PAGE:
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  • Writer's picturePhoebus Tian

Which Exercise Is The Best For Blood Pressure?

Updated: Mar 1

According to the World Health Organisation, one in four men and one in five women suffer from high blood pressure. But most people with hypertension are not even aware of their blood pressure, which is why it is often referred to as the 'silent killer'.

About a quarter of all heart attacks are caused by high blood pressure. And by 2025, about 60% of the world's population is expected to have high blood pressure. It is widely accepted that exercise can lower blood pressure. Recommendations for exercise have mainly focused on the amount of exercise per week, without considering targeted exercise recommendations for each person's starting blood pressure level.

Can exercise help blood pressure?

One study showed that those who were most physically active had a 19% lower risk of developing hypertension in the future compared to those who were least physically active for people with normal blood pressure. (1)

If hypertension was present, those who were most physically active had a 13% reduced risk of progression of hypertension and a 17% increased likelihood of remission of hypertension.

In addition, sedentary people who started exercising reduced their risk of hypertension by 25%, while formerly active people who became inactive had no protective effect from their previous exercise.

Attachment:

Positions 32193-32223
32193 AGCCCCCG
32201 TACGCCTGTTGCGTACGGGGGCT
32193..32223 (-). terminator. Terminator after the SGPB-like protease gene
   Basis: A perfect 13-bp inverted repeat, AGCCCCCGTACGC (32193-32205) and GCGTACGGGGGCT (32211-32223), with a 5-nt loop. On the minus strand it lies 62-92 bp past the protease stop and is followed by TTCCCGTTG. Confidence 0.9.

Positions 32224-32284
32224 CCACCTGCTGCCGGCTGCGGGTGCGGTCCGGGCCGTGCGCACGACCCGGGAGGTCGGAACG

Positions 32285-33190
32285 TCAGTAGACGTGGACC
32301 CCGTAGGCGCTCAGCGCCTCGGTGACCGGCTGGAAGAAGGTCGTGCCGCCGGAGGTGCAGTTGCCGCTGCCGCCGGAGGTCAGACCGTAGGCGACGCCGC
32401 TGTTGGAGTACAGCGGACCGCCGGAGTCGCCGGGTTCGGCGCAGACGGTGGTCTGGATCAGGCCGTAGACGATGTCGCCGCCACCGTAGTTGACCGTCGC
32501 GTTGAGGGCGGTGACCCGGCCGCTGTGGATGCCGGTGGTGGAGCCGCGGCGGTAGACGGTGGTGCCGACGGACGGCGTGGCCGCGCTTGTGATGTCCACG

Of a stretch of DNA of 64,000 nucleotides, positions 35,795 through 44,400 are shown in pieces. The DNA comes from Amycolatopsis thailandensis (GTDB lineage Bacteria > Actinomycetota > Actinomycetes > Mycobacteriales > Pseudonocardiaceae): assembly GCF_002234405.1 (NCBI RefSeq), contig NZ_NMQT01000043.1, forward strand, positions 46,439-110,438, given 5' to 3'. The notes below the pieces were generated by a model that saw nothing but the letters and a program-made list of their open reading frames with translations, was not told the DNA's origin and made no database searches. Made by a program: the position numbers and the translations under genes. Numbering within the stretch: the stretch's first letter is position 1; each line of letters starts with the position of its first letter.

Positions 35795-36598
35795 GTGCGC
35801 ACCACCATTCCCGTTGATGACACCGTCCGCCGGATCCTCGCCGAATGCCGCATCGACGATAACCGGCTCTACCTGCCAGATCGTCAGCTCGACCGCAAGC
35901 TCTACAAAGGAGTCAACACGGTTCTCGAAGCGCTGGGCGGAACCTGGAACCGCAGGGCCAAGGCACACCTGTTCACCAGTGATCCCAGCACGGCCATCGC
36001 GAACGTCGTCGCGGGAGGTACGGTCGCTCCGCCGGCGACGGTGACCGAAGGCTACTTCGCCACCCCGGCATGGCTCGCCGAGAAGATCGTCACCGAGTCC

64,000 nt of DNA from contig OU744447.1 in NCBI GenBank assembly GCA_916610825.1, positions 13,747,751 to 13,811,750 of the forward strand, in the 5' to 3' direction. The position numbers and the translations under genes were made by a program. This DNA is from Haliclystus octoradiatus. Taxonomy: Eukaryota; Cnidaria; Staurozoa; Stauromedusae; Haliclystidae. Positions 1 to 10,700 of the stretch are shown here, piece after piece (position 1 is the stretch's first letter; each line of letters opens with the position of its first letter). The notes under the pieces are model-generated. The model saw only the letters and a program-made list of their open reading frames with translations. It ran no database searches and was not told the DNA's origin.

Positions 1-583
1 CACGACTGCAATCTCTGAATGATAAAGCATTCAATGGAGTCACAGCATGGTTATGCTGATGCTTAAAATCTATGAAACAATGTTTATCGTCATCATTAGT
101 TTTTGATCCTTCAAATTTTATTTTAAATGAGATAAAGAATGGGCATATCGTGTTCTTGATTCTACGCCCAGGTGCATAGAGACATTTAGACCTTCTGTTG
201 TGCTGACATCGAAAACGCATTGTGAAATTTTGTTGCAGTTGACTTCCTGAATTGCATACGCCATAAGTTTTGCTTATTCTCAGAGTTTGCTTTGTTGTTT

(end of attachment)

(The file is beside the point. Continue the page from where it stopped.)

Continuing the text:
Another research suggests that if we want to protect ourselves from high blood pressure in old age, we need to start exercising from a young age and maintain our exercise levels well into middle age. (2)

Kirsten Bibbins-Domingo, an epidemiologist at the University of California San Francisco Parnassus Campus (UCSF) and author of the study, said, "Teenagers and early 20s are fit, but health changes with age.

"Many studies have shown that exercise can lower blood pressure, but new research suggests that exercising at a younger age - at higher levels than previously recommended - may be particularly important in preventing high blood pressure."

Hypertension is a severe condition that affects billions of people worldwide. It can cause heart attacks and strokes; it is also a risk factor for developing dementia in later life.

The study recruited more than 5,100 adults; their physical fitness, exercise habits, smoking status and alcohol intake (via questionnaires) were assessed to track their health over three decades.

During each clinical assessment, blood pressure was measured three times, one minute apart. For data analysis, participants were divided into four categories by ethnicity and gender.

Overall, physical activity levels got lower and lower from the age of 18 to 40, with rates of hypertension rising and physical activity falling in the following decades.

Exercise for Blood pressure

According to the researchers, this suggests that youth is a critical window.

When the researchers looked at people who did five hours of moderate exercise per week in their early years - twice the minimum amount of exercise currently recommended for adults - they found that this level of activity significantly reduced the risk of hypertension, especially if people kept their exercise habits maintained until age 60.